These various transformations produced the post-Emancipation Jew as an ambiguous figure and muddled the relationship between Jews and Judaism. On one hand, Jewish law had been abolished to de-communalize Jews and turn Judaism into a religion, and the Consistory’s purview was ostensibly the discrete domain of religion. On the other hand, the Consistory was supposed to represent not just Judaism but all Jews in France, even the secular ones, thereby configuring Jewishness as more than religious. Secularization was supposed to turn Judaism into a religion, but the long concatenation of race and religion in the figure of the Jew troubled that separation, and continues to do so. Jewish Emancipation split the Jew across the categories of race and religion while simultaneously blurring the boundaries between those categories.
Why, you may ask, this long foray into the history of Jewish Emancipation in France? First, I want to emphasize the transformative nature of secularism as a political project, and the remaking of Jewish life that had to occur before the secular state could, finally, be neutral towards Jews and Judaism. Second, I want to bring these two figures—the Jew and the Muslim—together, to refuse their continual opposition. After all, according to Gil Anidjar, the positing of that opposition—that very art of separation—helps to constitute Europe: “The Jew is the theological (and internal) enemy, whereas the Muslim is the political (and external) enemy.” What Anidjar helps us see is that keeping these figures apart blinds us to the nature of Christian-cum-secular Europe.
Third, and finally, anyone with a passing familiarity with the French state’s interventions into Muslim life, first in colonial Algeria and now in contemporary France, will be struck by the parallels between the transformation of Jewish life and that of Muslim life. The French Council on the Muslim Religion (CFCM), for example, established in 2003 by the French state, resembles the early Consistory, and its mission is similarly confused. The CFCM was put in place to centralize and bureaucratize the doctrinal diversity of the Islamic tradition and to serve as the state’s representative for Islam, akin to other representative bodies for Catholicism, Protestantism, and Judaism. But the scope of the CFCM extends far beyond the conventionally religious. The government has demanded an opinion from the CFCM on whether or not wearing the headscarf is a religious obligation for Muslim women; it has asked the CFCM to organize the slaughter of sheep for Aïd el Kébir; and it has called on the CFCM to consider issues like Islamic militancy, inner-city violence, and the conflict in Israel and Palestine.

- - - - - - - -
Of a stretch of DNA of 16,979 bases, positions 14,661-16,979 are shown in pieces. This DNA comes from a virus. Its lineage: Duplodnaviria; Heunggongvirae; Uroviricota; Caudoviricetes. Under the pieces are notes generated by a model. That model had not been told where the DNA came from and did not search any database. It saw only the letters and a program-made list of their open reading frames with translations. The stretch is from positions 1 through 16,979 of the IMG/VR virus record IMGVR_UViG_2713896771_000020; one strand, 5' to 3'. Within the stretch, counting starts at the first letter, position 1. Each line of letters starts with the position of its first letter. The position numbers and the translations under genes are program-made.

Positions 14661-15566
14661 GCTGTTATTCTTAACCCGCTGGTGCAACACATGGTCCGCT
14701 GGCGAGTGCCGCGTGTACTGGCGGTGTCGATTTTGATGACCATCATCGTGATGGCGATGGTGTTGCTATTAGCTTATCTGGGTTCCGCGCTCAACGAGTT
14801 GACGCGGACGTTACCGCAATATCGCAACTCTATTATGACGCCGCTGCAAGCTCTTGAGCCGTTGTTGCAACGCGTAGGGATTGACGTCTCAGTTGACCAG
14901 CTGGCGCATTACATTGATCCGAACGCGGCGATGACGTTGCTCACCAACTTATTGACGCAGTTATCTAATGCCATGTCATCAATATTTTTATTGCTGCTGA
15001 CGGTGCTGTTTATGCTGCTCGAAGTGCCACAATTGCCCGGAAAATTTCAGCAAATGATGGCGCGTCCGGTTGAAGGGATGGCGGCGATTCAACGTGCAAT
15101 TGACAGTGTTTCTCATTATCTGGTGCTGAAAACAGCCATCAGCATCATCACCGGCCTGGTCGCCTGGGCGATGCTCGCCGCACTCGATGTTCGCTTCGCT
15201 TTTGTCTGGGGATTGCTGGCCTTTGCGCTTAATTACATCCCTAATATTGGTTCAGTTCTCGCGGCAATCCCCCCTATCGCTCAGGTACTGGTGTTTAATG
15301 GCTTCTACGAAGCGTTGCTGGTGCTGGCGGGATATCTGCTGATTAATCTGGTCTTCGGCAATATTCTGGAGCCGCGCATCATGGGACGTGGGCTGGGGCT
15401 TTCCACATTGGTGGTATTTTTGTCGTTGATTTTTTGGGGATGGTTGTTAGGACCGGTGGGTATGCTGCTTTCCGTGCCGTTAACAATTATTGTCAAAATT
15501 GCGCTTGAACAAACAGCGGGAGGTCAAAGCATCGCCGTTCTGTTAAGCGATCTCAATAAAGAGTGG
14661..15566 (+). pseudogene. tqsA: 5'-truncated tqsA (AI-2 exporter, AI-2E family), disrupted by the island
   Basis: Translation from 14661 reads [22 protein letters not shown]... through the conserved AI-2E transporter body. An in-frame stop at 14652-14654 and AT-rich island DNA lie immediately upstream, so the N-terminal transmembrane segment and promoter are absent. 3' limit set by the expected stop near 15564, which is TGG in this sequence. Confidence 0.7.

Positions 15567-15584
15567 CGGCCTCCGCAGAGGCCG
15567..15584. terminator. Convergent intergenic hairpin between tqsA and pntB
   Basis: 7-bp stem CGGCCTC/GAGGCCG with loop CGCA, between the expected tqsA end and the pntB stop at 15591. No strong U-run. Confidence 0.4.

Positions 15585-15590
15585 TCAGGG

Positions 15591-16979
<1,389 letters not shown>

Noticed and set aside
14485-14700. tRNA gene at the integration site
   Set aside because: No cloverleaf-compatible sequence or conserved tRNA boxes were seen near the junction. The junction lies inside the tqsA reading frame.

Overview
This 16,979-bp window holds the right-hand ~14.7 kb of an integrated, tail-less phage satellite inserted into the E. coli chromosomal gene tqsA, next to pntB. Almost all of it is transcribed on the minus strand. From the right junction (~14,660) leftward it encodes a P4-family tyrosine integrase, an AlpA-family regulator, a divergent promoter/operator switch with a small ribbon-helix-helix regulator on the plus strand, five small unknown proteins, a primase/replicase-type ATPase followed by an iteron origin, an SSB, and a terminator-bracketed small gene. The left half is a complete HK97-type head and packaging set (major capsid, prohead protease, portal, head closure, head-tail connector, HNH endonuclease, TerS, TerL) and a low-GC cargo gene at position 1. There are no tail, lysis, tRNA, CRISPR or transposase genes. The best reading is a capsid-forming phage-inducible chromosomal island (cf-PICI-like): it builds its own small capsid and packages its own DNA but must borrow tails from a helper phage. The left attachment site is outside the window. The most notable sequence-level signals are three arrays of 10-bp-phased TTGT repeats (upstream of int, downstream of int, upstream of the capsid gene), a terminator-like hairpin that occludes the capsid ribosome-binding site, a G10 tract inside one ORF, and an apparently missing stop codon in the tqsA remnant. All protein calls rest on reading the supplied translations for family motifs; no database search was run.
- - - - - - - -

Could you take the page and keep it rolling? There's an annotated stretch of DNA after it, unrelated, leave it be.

As an ostensibly representative body, the CFCM’s existence raises the thorny question of who counts as a Muslim. The CFCM is an attempt by the state to secularize Islam into a proper religion that can be recognized and included within the Republic. Yet it also gestures to the collapse of religion and race in the figure of the Muslim. After all, when government officials, academics, and the media refer to the five to six million Muslims in France, they are clearly invoking an ethno-racial community rather than a strictly religious one. One sees why Jewish Emancipation might be instructive to think with.
A few concluding comments are in order.
First, the entwinement of race and religion in the figure of the Muslim—remember that in colonial Algeria Arabs and Berbers were simply known as musulmans—means that the secularization of Muslims is set up to fail. As Naomi Davidson so ably argues in her book Only Muslim, secular French have long understood Muslimness as an innate, corporeal essence that combines race and religion and that, as a result, cannot be confined to the private sphere. The term “secular Muslim”—and the non-existence of terms like “secular Catholic” or “secular Protestant”—makes this clear: secular Muslims remain intractably Muslim even when they are secular.
Second, we need to think of French secularism as an evolving project of government that did not begin, or end, with the 1905 law of separation. This is not to say that there are no differences between la laïcité nouvelle and la laïcité historique. As Joan Scott notes, citing legal scholars Stéphanie Hennette Vauchez and Vincent Valentin, the new secularism forbids signs of religion in schools, streets, shops, or workplaces. It makes neutrality incumbent upon individuals, not the state. But this should be unsurprising in our neoliberal age. The state increasingly farms out its regulatory powers to private enterprises and individual citizens, and when it does step in to manage its subjects, its power often takes punitive, carceral form. Perhaps, rather than a deviation of secularism, la laïcité nouvelle is part of a longer historical process of transformation, one that has entered the neoliberal age.
 Jean Baubérot and Micheline Milot, Laïcités sans frontières (Paris: Seuil, 2011).
 Jacob Taubes, From Cult to Culture (Palo Alto: Stanford University Press, 2010), 56.
 Esther Benbassa, The Jews of France (Princeton: Princeton University Press, 2001), 124.
 Gil Anidjar, Semites (Palo Alto: Stanford University Press, 2007).
 Gil Anidjar, The Jew, the Arab (Palo Alto: Stanford University Press, 2003), 38. See also Anidjar’s “On the European Question,” Forum Bosnae 55: 13-27 (2012).
 Naomi Davidson, Only Muslim (Ithaca: Cornell University Press, 2012).